Tag Archives: free fiction

A Flash on Friday

Back in March of this year I posted an old flash fiction of mine, The Fly.  Well, while I was browsing through some of my previous work today I came across another, written in August 2005, that I’d like to share with you.  It’s called House of Cards and was first published in Word Riot in October of the same year.  While my writing has always been dark, this was written while I was experimenting with my “literary” voice and style.

by Steven J. Dines

We meet in the beachfront games arcade because they don’t like you going there.  I let you lose on the slots, rolling my eyes and handing over change as required.  The summers get longer and hotter every year.  The Earth’s a pressure cooker.  Just the other week, there was a tornado in Birmingham.  You look good tonight, by the way.

We drive to a place even the doggers haven’t sniffed out yet.  It’s the most secret place in the world.  Exclusively ours, I whisper.  Insects watch us through the rear window.  An African child dies in the time it takes me to peel off your white panties.  I snap my fingers, another, damn it, snap again, another… and your bra’s undone.  Somewhere in the world a hole is filling up.

You don’t want to dance, you say.  I’ve only done a few steps.  Okay, what about some music?  Yes!  Oh, yes!  And you’re headlong through the seat gap for the radio buttons on the dash.  You find Britney Spears as I reach for the moon.  The windows are steaming up.

You weep and tell me how you lied in all our private rooms.  And how much you’re sorry.  You’re sorry? I say.  Can you even spell ‘irony’?  Have they taught you that yet?  With your cherry lips you beg forgiveness from my skin.  I’m lost in the back of your head, stroking your hair, wondering who you’ve got in there instead of big old me—some scrawny teenage boy-crush, perhaps.  I can feel the silver wires on your teeth.  Nelly raps on the radio, Hot In Herre.  Prolonging the ecstasy and the agony, I spell it in my mind for you: I-R-O-N-Y…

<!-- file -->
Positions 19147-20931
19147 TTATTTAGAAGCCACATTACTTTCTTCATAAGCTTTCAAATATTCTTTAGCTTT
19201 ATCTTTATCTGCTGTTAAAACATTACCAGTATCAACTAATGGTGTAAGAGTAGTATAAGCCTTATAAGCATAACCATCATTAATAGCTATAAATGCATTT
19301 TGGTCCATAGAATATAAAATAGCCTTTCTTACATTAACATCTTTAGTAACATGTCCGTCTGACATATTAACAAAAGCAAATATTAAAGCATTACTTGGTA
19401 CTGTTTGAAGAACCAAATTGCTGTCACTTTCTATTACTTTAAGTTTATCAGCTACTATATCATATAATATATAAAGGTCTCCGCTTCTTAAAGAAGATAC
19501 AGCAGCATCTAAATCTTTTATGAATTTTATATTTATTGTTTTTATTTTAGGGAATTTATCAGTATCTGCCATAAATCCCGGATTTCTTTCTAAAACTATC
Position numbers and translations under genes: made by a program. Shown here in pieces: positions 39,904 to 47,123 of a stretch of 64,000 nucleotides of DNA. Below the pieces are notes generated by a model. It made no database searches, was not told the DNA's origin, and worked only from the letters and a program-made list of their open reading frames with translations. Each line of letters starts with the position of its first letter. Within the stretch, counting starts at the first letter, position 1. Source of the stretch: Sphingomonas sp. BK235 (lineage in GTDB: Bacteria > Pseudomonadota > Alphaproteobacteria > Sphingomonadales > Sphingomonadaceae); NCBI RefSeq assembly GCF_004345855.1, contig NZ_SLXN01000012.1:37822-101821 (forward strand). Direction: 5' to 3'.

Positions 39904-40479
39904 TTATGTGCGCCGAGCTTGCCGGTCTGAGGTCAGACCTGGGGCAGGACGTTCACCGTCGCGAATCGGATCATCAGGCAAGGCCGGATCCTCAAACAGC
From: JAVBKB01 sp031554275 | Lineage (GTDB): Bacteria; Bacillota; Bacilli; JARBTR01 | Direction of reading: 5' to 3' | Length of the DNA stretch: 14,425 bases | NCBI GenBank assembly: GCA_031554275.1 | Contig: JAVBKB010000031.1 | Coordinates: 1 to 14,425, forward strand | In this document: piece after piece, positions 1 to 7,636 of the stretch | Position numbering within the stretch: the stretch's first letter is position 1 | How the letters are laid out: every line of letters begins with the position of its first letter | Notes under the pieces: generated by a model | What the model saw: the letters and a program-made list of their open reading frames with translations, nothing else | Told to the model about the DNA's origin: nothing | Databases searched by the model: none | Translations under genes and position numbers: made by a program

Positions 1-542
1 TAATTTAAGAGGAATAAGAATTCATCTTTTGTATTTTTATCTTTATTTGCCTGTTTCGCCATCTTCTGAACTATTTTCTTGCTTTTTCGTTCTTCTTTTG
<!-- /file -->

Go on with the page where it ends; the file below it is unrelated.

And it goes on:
You leave the car grown yet diminished.  I offer to drop you somewhere, but you’ll walk, you’ll be alright, you don’t need a lift or taxi or bus fare or anything else.  “Good idea,” I say, smiling.  “Buses blow up these days.”  But you’re walking not listening.

I return to a house of cards and a blank, white stare from the PC screen in the corner.  I miss the whirrs and bleeps of the arcade already.  I switch on the television then fall back on the double-bed that was too small then and is too big now.  There’s a shallow concavity in the mattress, barely noticeable, although to me it’s a gaping hole.  I like to run my hand along it: down, up, down.  God, even the mattress can’t forget.  On the TV, a panel discuss the ozone layer and global warming.  The summers get longer and hotter every year.  Last December, the tsunami killed many thousands of people.  I make that a lot of zeroes.  An instant message alert yanks me across the room to the computer.  I wonder which one it is now.  And if she’s lying.